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This incident of the promised ascent into heaven, and of the disappointment which follows it, is found, as we have seen, in the Norse and Teutonic versions of the story of the Master Thief. The correspondence extends even to minute touches; but the setting in the two cases is entirely unlike, and the fact would seem to prove that of the innumerable mythical incidents handed down by the forefathers of the Aryan nations some might be applied to different purposes, the change of collocation establishing their great age still more conclusively. But, apart from this, what opportunity have German peasants had of borrowing from the peasants of India, or the latter from the former, since the days when Hermann crushed the legions of Varus, or for centuries before his time? Clearly none: and it would probably be true to say that no borrowed story ever differed so widely from its original as that of Champa Ranee differs from the German tale of the Dog and the Sparrow. If there is absolutely no evidence of borrowing, the notion must be given up, and it should be given up with good-will. Professor Max Müller has rightly set aside, as sneaking, the argument which ascribes to conscious borrowing even those fables which are common to all the branches of the Aryan family. It seems to afford an explanation, when it is really a mere surmise which furnishes none. But it is not the less impossible that the Hindu and the German should each for himself have hit on the idea which makes a bird the avenger of wanton wrong, and brings about the ruin of the wrongdoer through his own acts, while in each case the criminal swallows, or thinks that he has swallowed, his persecutor. Whatever, then, be the origin of the story (and with this it is unnecessary for the present to concern ourselves), its framework belongs, we must conclude, to that distant time when the forefathers of the Hindu, the German, and the Englishman had still a common home in Central Asia.

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There are, of course, a vast number of tales, of which it would be very rash to speak positively, but which raise nevertheless some curious and interesting questions. The readers of 'Fraser' will remember Mrs. Oliphant's singularly beautiful story of Earthbound,' which appeared in the number for January last. This tale tells us of a girl who had died in early youth, and whose short life was marked by the clinging tenderness which, after death, would not suffer her to leave the scenes which she had loved. More than others about her she had delighted in her home; and when her happy springtime was cut short, her spirit could not tear itself away from her old haunts. She lingers especially round one spot as the slow years roll away; and at length a young man, with a deeper insight than his companions, is enabled to see her and confess his love. She answers him gratefully and tenderly, but without any trace of earthly passion. After his departure no one else, so far as we have heard, has been again accosted by the gentle little lady who was earthbound. Perhaps her time of willing punishment is over, and she is earthbound no more.'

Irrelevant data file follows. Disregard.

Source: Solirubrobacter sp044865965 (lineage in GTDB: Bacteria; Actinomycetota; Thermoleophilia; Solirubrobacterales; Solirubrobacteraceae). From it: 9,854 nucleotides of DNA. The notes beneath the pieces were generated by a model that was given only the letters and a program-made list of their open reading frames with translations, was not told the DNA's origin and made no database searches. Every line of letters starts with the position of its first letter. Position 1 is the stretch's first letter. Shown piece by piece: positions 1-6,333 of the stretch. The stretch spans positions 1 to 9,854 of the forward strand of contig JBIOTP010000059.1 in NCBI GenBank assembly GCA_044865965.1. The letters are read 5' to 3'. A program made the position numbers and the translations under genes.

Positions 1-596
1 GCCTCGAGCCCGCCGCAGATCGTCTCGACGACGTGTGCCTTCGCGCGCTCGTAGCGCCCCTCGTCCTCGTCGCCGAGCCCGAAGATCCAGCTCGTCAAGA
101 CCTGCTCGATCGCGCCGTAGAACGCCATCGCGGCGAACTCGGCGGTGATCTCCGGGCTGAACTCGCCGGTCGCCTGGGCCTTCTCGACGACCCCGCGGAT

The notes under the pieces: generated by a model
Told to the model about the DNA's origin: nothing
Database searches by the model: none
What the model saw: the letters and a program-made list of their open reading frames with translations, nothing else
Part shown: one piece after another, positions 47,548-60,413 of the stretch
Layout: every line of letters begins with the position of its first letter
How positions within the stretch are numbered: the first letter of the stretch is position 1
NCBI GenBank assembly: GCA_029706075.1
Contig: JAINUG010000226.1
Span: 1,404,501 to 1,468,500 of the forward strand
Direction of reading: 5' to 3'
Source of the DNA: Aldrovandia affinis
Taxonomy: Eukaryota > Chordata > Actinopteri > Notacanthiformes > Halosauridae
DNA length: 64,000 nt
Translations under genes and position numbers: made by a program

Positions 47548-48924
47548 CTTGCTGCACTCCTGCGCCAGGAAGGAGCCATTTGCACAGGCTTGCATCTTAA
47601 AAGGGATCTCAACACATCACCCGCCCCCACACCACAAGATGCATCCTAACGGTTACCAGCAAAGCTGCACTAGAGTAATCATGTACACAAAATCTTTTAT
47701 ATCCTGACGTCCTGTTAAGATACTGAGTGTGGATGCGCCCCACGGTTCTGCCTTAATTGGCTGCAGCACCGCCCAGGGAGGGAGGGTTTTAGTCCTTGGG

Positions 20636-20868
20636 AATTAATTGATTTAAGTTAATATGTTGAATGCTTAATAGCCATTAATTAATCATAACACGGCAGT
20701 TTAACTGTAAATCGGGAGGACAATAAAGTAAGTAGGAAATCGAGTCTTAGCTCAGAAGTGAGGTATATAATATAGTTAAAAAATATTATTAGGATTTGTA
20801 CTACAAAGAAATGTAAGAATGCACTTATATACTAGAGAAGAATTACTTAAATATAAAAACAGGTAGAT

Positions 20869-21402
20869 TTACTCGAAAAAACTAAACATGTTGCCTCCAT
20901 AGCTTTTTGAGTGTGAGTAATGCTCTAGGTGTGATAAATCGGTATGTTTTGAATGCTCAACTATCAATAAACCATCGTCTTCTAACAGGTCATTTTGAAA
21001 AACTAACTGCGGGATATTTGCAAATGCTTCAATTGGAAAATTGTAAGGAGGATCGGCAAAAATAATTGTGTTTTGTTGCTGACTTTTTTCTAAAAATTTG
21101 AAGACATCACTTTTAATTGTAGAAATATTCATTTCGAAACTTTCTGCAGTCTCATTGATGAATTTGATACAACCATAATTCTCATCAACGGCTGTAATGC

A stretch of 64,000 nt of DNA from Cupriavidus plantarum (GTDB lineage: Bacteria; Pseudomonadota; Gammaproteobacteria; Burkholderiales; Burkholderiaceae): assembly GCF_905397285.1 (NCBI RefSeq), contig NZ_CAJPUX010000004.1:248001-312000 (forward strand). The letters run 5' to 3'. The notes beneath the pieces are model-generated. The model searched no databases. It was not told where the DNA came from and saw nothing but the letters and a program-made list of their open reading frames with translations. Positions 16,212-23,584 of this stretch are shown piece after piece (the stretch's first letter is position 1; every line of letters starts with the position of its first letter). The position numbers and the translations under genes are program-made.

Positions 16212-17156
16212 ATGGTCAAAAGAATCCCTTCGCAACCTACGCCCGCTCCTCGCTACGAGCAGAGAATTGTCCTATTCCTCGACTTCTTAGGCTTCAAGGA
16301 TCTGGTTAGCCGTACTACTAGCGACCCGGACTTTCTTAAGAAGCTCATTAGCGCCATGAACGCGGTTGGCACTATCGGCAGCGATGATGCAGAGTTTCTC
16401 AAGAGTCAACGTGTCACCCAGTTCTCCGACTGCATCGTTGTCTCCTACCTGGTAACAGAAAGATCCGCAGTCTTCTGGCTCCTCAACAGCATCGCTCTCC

This, it may be said, is a very simple framework for a story; but it is as striking as it is simple, and it awakens a keen curiosity to learn how the idea originated. Arguing for another purpose, Mr. Gladstone had said long ago in his 'Homeric Studies' that 'invention cannot absolutely create; it can only work on what it finds already provided to hand;' and the Eastern and Western versions of myths already noticed have shown convincingly how extremely simple may be the framework of very complicated stories, which in spite of all differences in local features and colouring come undoubtedly from the same source. Now in Washington Irving's delightful Tales of the Alhambra' we have in the Legend of the Three Beautiful Princesses' a character which is precisely that of the gentle lady in 'Earthbound.' Zorayhayda, like her, is bound to her home, even to those objects in it which we might fancy would not be likely to call forth any warm affection. But to every object in it she clings; and when, like her sisters, she wins the love of a Spanish captive, she cannot make up her mind to follow their example, and elope with her lover. She remained in her home and she died young, and the


Due allowance must be made, in examining these tales, for the degree in which the imagination of the narrator may have modified or embellished them. But it must be remembered that Irving disclaims complete originality for any of them, while he declares that he has given some as nearly as he can recollect in the words of his informant. To the latter belongs the noteworthy story entitled the Adventure of the Mason,' one of the many tales of plundered treasure-houses which have already come before us in the stories of Rhampsinitos, of Karpara and Gata, of Hyrieus, and of the Master Thief. It is probably not too much to say that those who have given any attention to the subject of comparative mythology will have no difficulty in distinguishing those portions of Irving's Alhambra stories which belong to the local tradition from his additions or embellishments. There can be no question of the substantial genuineness of the story of 'Prince Ahmed-al-Kamel, or the Pilgrim of Love;' and with scarcely less confidence we may speak of the passage relating to Zorayhayda in the legend of the Rose of the Alhambra as obtained by Irving from the story-tellers of the place.